It couldn’t be clearer. Through means that were perhaps unexpected, though not totally unwelcome, God called you to serve Him full-time as a missionary. You want to carry out the call by going, there’s just one thing standing in your way…
cannot bear the idea of your leaving. In fact, you can’t stand to think of leaving them. It doesn’t help that your parents frown on the idea of begging for money to live on. They want to know why you're wasting years of education. Maybe your life-long friends think it’s crazy, or as they aren’t Christians just the idea of missions sounds like lunacy. (Or perhaps they are Christians and they still think it is lunacy.)
is another point they make, and it’s crossed your own mind a few times. Will you have to eat up your savings? Or worse – ask other people for money when you “raise support?" Having a bit of money in the bank, or in hand, is a security you’ve come to rely on. You’re not greedy, you’re financially conservative; isn’t that a good thing? You are a hard worker, so raising support seems like asking for an undeserved handout. Using up your savings would be like tossing those hours of work out the window.
are the result of perseverance and labour. When you consider responding to God’s call and going on the mission field, you balk at the idea of forsaking all that effort. Even leaving for a few years could be detrimental to advancement opportunities. When you return you’d have to start all over again, building your career from the ground up…and there are no guarantees.
haunts the back of your mind each time you imagine leaving. Fear of the unknown. It’s not just the career you think about. You have no idea what leaving could mean. What might happen at home while you’re away? What will you miss? What will happen to you in your new home? The possibility of poverty is terrifying. The idea of living in a different style than you’ve been accustomed to is deeply uncomfortable. If you have children, you wonder how they could ever adjust. You fear failure. In a new place you will impact new people, perhaps for eternity. What if you mess up?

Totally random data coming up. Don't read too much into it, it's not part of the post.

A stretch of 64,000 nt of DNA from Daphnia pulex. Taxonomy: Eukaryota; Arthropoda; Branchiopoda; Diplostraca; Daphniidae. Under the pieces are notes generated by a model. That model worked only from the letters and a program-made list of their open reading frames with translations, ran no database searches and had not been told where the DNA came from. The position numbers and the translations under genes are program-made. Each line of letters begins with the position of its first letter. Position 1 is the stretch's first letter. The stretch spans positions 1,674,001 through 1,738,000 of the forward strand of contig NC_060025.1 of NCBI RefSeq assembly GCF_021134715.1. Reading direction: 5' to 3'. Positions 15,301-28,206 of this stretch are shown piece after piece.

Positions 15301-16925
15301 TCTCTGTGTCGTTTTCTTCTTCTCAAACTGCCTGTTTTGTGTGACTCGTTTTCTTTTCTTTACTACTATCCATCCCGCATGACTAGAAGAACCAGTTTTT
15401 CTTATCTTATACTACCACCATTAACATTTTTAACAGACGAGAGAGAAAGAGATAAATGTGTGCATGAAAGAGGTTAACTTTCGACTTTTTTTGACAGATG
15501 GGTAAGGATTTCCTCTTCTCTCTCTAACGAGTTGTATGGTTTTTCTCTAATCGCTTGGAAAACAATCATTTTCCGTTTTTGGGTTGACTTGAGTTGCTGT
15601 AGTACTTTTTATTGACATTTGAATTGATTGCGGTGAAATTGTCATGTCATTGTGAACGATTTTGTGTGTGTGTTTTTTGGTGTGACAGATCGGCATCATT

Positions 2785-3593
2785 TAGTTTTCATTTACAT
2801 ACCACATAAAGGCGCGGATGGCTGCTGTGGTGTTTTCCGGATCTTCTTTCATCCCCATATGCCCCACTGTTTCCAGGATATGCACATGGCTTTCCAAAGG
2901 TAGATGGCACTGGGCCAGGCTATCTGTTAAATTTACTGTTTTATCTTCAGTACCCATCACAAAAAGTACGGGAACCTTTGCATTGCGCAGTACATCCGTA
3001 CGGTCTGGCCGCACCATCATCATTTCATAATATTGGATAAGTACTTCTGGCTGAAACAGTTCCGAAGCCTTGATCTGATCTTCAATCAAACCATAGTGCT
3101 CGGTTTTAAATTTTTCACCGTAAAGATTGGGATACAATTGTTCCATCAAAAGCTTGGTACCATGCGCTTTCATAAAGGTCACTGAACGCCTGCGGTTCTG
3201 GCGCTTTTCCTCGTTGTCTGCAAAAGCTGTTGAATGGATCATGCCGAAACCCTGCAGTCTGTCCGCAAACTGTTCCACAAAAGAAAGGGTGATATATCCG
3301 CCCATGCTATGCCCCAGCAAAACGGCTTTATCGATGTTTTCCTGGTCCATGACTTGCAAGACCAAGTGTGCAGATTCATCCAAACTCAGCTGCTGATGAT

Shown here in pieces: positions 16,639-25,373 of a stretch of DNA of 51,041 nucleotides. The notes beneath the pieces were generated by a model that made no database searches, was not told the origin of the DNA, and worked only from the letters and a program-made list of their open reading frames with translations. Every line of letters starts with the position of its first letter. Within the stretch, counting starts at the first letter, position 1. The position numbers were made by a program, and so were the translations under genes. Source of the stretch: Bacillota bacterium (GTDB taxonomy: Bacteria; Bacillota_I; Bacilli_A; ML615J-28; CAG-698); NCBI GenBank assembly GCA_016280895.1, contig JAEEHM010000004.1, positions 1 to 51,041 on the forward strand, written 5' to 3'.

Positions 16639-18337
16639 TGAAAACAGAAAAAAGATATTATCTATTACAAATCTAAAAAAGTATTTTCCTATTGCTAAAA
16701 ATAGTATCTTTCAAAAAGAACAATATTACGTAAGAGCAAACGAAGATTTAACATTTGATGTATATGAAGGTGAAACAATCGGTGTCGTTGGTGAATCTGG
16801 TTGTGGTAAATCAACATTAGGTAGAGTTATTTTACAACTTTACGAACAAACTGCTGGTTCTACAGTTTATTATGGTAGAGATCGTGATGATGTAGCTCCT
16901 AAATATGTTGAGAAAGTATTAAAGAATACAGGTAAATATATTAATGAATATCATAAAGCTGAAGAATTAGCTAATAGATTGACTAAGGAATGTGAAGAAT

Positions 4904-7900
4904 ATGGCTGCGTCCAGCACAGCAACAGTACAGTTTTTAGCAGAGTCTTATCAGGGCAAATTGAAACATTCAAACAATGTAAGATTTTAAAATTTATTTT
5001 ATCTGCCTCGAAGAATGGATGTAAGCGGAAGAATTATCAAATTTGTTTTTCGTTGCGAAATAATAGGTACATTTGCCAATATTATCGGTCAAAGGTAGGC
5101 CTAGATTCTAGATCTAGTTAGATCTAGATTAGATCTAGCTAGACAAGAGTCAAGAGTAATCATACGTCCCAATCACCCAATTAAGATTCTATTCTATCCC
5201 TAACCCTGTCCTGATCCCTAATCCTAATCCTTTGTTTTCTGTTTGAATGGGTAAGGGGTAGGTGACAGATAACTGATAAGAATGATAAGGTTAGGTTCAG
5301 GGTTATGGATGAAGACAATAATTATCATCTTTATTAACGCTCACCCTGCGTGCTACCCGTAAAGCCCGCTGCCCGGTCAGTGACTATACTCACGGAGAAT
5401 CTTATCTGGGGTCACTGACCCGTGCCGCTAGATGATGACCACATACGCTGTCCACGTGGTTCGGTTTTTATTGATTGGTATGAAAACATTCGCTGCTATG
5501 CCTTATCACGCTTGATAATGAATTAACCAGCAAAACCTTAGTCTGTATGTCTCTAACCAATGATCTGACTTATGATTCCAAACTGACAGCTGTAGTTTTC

feels important, but you feel unprepared. You’re not a Bible scholar, and although moving to a new country sounds romantic you can see potential costs. If you follow God’s call you will, perhaps for the rest of your life, live between cultures. The one that issues your passport and the places you introduce yourself to at God’s beckoning – they will all be a part of you now. If you are married your spouse and children will change and grow, too. If you marry while on the field your choice of spouse will be different. Is your family prepared for the changes? Will your friends welcome you back, even when your worldview shifts in subtle (Or enormous.) ways? Perhaps everyone will react beautifully. Perhaps you won’t be able to handle it.
to a foreign place or foreign sort of job will change you. The idea of committing to a strange place is overwhelming. Committing to missions mean you will miss out on the weddings, new babies, heartbreaks, new homes, and the new careers that your family and friends will experience. You commit to an absence from, for all you know, the majority of their life events. Your commitment to following God into missions means commitment to missing out. Commitment to missions means committing to exciting, and scary, new opportunities. It means committing to the loss of security. If you take this step of faith, you commit to the unknown.
Yes, it’s clear as day. To realise the call of God to missions means accepting a slew of complications. Accepting that all disciples of Christ are charged with the Great Commission means accepting that your life is about more than what pleases your family & friends. The Great Commission is more than the worth of all the money you could save in a lifetime, or the highest place a good career could afford. God’s call to missions, or to any new step of faith, transcends the fear and replaces in you a spirit of confidence & peace. You use God-given wisdom to prepare the best you can, and He prepares you for what you can never plan. And this new type of commitment? The things you’ll miss, the new things you’ll take in – they’re worth it for the kingdom of Heaven.
The truth is that some of these obstacles will clear up in time as you obey God's calling on your life, and some could stick. But there will be other things, too. There will be the joy of seeing someone take a new step in their relationship with Jesus. The way your heart rises up in your chest when you return, for the first time, to the new place God has made your home. The bizarre peace you claim when you speak with God, knowing that you’ve obeyed Him – followed His voice anywhere, and found that He was always near.
“If I ascend into heaven, You are there;
If I make my bed in hell, behold, You are there.
If I take the wings of the morning,
And dwell in the uttermost parts of the sea,
Even there Your hand shall lead me,
And Your right hand shall hold me.”